Waterford with Seahorse

Look for a seahorse logo with 'Waterford' written over it and the letter 'W' just below. The seahorse should be facing the left. This was started by the company in its year 2000 Millennium Series, and continues to this day. The series included champagne flute glasses, toasting glasses, and champagne buckets.

Artist's Signature

Look for a name of the artist beside the 'Waterford' etching at the bottom. Such signatures are rare and etched only by master craftsmen. Products carrying this signature fetch a high price.

Verify That the Product is Made of Crystal

All authentic Waterford items are manufactured from pure crystal. Counterfeiters generally make replicas using glass. The only difference between glass and crystal is, crystal contains the metal lead mixed with it, while glass does not. Compare the article with a glass item of similar size. Here's how you can decide if the article is made of crystal or glass.


Pure crystal is heavier due to the lead content in it.


Items of glass can be made very thin, whereas crystal items are thicker.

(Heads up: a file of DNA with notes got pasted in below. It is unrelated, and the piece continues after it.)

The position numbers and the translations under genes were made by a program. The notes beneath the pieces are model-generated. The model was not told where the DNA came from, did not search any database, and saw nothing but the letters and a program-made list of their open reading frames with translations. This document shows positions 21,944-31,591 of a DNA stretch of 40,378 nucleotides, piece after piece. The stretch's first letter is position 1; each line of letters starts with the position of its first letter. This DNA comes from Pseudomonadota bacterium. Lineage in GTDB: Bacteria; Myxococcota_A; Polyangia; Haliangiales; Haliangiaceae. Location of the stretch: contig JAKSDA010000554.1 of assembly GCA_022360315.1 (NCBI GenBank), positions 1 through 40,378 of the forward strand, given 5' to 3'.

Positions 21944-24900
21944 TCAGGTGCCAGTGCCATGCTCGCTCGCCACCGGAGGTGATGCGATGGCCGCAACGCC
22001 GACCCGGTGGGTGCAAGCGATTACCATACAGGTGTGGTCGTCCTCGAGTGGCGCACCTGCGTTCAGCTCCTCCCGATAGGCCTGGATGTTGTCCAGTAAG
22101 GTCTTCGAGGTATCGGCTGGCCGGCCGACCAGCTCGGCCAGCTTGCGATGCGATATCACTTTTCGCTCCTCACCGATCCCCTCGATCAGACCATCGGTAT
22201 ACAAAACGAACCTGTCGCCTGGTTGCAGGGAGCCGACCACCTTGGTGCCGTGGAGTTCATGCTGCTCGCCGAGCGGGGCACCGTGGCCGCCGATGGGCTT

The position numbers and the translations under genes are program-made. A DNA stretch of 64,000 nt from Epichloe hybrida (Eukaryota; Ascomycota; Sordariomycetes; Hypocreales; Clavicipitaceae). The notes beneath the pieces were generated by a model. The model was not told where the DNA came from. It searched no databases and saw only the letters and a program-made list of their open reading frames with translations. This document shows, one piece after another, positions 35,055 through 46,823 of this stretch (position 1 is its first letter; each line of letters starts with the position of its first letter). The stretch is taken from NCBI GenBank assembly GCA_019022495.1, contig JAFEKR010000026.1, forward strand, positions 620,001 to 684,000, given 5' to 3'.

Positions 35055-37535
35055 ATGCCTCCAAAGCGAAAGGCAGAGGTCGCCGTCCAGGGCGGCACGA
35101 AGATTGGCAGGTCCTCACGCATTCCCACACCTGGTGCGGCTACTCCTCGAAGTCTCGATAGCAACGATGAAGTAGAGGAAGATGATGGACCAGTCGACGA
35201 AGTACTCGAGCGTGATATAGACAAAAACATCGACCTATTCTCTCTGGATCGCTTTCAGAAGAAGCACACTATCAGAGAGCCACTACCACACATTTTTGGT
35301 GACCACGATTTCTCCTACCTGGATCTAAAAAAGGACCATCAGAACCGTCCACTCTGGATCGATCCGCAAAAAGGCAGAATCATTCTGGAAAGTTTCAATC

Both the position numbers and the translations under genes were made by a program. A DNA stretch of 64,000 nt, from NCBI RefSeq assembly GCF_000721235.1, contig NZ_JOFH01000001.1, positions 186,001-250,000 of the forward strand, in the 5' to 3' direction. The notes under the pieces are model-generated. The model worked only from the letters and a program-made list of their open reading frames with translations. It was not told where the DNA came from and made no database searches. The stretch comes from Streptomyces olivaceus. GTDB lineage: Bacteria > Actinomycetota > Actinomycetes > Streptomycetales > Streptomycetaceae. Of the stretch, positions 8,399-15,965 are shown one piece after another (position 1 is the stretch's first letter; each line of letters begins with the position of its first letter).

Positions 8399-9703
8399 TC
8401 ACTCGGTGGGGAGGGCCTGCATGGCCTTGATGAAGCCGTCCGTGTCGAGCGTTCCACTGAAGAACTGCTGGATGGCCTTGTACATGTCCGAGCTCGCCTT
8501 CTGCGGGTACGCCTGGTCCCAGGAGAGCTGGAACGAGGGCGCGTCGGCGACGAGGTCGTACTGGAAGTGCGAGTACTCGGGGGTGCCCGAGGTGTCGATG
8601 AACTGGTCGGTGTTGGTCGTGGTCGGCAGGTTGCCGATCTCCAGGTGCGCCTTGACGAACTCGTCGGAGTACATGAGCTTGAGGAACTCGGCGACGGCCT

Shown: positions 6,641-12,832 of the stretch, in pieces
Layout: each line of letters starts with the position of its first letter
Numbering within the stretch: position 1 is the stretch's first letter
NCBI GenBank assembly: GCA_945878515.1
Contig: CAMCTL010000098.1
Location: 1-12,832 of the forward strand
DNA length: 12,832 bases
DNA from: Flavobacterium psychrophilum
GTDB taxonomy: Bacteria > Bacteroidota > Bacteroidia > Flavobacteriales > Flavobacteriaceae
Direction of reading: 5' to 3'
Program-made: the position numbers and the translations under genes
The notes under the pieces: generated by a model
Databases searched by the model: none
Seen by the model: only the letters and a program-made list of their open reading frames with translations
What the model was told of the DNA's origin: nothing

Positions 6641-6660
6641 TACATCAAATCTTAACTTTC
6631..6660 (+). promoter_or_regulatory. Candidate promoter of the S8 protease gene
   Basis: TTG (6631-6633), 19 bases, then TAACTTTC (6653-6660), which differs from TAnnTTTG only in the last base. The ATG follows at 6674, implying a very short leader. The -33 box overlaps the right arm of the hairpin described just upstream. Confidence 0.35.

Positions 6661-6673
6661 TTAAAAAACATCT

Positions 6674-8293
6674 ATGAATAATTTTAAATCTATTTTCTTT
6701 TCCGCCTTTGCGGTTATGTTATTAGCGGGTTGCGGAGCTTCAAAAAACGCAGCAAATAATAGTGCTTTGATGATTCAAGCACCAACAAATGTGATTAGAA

If you tap the edge of a Waterford Crystal article, it will produce a high-pitched musical sound. If glass articles are tapped, a dull 'thump' is produced.

Light Passed

Hold the article in light. If it is made of crystal, then a beautiful prism or rainbow of different colors will be formed.


Glass articles will have a greenish or yellowish tinge, but Waterford Crystal will be completely clear with sparkling edges.


Waterford Crystal items are handcrafted with good finishing, which means, its edges will be smooth and rounded without any abnormalities. Several similar glass articles have sharp edges.

Waterford Crystal Design Guide

Waterford Crystal ware comes in a variety of patterns, like Lismore, Alana, Colleen, Kathleen, and so on. The difference between these styles lies in the shape and pattern of the cuts. Before buying any article, verify its photographs with official Waterford designs, to authenticate it. Waterford Lismore is the most lasting pattern, and also the most common choice of counterfeiters.

Consult an Expert

If unable to verify the article or if buying a costly collectible, it is advisable to consult an expert on glassware beforehand. There are also a number of books that provide extensive information on Waterford Crystal verification.


When compared to the price of genuine Waterford Crystal ware, a counterfeit item would, in most cases, be cheaper.

Keeping all these tips in mind, you can easily verify if the article is an authentic Waterford product or not. One thing to remember is, the marking may fade over time and use, and one should not rely on that alone. Getting the design checked by an expert may be needed in some cases. But ironically, with scores of fakes flooding the market, most glassware experts base their judgment using Waterford Crystal catalogs!